German Chancellor Angela Merkel asked the neighboring EU member states to readmit migrants that try to cross to Germany from their territory in an attempt to soothe a domestic political fight over immigration. Berlin approached Austria, Greece, Italy and Bulgaria and also liaised with the European Commission. Ms. Merkel’s decision to reach out to the neighbors came in response to her own interior minister, Horst Seehofer, saying that he could close the country’s border to certain groups of illegal migrants.
The dispute erupted earlier this month when Mr. Seehofer, who was going to introduce a 63-point “master-plan” to deal with immigration, unexpectedly canceled his presentation after Ms. Merkel vetoed one of the plan’s measures – the decision to turn back migrants with an open asylum application in another EU country. At the moment, all asylum seekers can enter Germany pending a review of their applications. However, Mr. Seehofer’s intention to close down the border would be in opposition to the EU’s document-free travel zone, curbing cross-border economic activity and sparking even more political tension.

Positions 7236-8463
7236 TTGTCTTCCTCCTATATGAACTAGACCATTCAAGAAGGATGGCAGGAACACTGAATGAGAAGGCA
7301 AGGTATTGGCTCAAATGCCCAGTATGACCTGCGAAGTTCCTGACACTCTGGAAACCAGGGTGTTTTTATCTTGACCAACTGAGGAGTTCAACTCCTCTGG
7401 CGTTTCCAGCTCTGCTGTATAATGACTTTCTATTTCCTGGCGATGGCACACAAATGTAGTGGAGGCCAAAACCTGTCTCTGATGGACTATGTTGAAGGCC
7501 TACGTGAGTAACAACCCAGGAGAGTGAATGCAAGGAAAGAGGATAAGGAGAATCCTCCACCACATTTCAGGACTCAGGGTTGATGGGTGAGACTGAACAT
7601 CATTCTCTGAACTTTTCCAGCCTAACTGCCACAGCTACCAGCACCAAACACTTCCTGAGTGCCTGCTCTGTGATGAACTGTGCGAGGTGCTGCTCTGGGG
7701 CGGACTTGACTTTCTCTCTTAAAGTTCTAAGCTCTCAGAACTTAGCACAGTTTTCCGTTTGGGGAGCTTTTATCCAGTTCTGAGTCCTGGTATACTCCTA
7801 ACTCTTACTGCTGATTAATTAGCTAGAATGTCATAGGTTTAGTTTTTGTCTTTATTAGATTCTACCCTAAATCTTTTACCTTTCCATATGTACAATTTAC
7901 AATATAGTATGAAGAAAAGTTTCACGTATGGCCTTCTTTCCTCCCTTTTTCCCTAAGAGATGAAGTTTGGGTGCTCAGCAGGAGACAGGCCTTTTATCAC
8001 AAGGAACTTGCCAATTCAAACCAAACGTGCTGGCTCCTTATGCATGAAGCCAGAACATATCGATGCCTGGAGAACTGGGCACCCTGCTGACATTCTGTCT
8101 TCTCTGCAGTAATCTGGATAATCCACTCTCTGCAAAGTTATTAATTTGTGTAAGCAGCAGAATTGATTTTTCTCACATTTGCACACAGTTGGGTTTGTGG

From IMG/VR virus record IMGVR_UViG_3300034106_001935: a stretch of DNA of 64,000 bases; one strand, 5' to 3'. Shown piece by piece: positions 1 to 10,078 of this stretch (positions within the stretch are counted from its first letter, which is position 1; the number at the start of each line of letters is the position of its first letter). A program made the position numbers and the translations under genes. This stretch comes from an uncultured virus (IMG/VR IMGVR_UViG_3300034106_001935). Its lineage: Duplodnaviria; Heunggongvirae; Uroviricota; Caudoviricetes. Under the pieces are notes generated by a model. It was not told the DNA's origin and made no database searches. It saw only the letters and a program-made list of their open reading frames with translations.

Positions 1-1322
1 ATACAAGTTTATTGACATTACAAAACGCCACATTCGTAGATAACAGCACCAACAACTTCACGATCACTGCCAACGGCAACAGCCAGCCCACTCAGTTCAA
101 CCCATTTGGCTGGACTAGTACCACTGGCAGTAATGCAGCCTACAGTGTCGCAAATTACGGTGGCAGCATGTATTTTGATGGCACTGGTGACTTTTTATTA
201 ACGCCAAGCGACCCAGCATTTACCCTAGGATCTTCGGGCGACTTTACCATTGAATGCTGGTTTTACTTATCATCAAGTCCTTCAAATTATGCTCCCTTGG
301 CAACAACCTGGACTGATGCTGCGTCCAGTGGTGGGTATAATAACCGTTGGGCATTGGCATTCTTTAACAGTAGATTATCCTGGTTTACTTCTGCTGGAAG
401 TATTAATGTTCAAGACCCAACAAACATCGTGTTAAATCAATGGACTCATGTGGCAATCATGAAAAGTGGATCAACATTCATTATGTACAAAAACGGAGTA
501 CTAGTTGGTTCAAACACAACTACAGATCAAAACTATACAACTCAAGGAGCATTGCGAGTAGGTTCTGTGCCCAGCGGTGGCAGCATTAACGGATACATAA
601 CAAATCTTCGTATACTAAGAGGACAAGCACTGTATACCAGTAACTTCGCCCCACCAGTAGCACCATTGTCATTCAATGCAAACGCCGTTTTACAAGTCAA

Making EU countries readmit the migrants might prove to be very difficult. Italian officials have already indicated that they would not agree to taking migrants from Germany back. Berlin confirmed that that a possible summit of the EU leaders is being considered but no details have been given yet. In an op-ed for the Frankfurter Allgemeine Sonntagszeitung and a few newspaper interviews, Mr. Seehofer sounded more conciliatory, emphasizing the urgency of implementing his master plan but also denying that his intention was to topple the Chancellor. “The perception of a loss of control but also abdication of control have strengthened the populist forces in Europe. The political leadership of Germany and Europe must therefore convince citizens that we can manage migration, that we have control over events,” Mr. Seehofer wrote.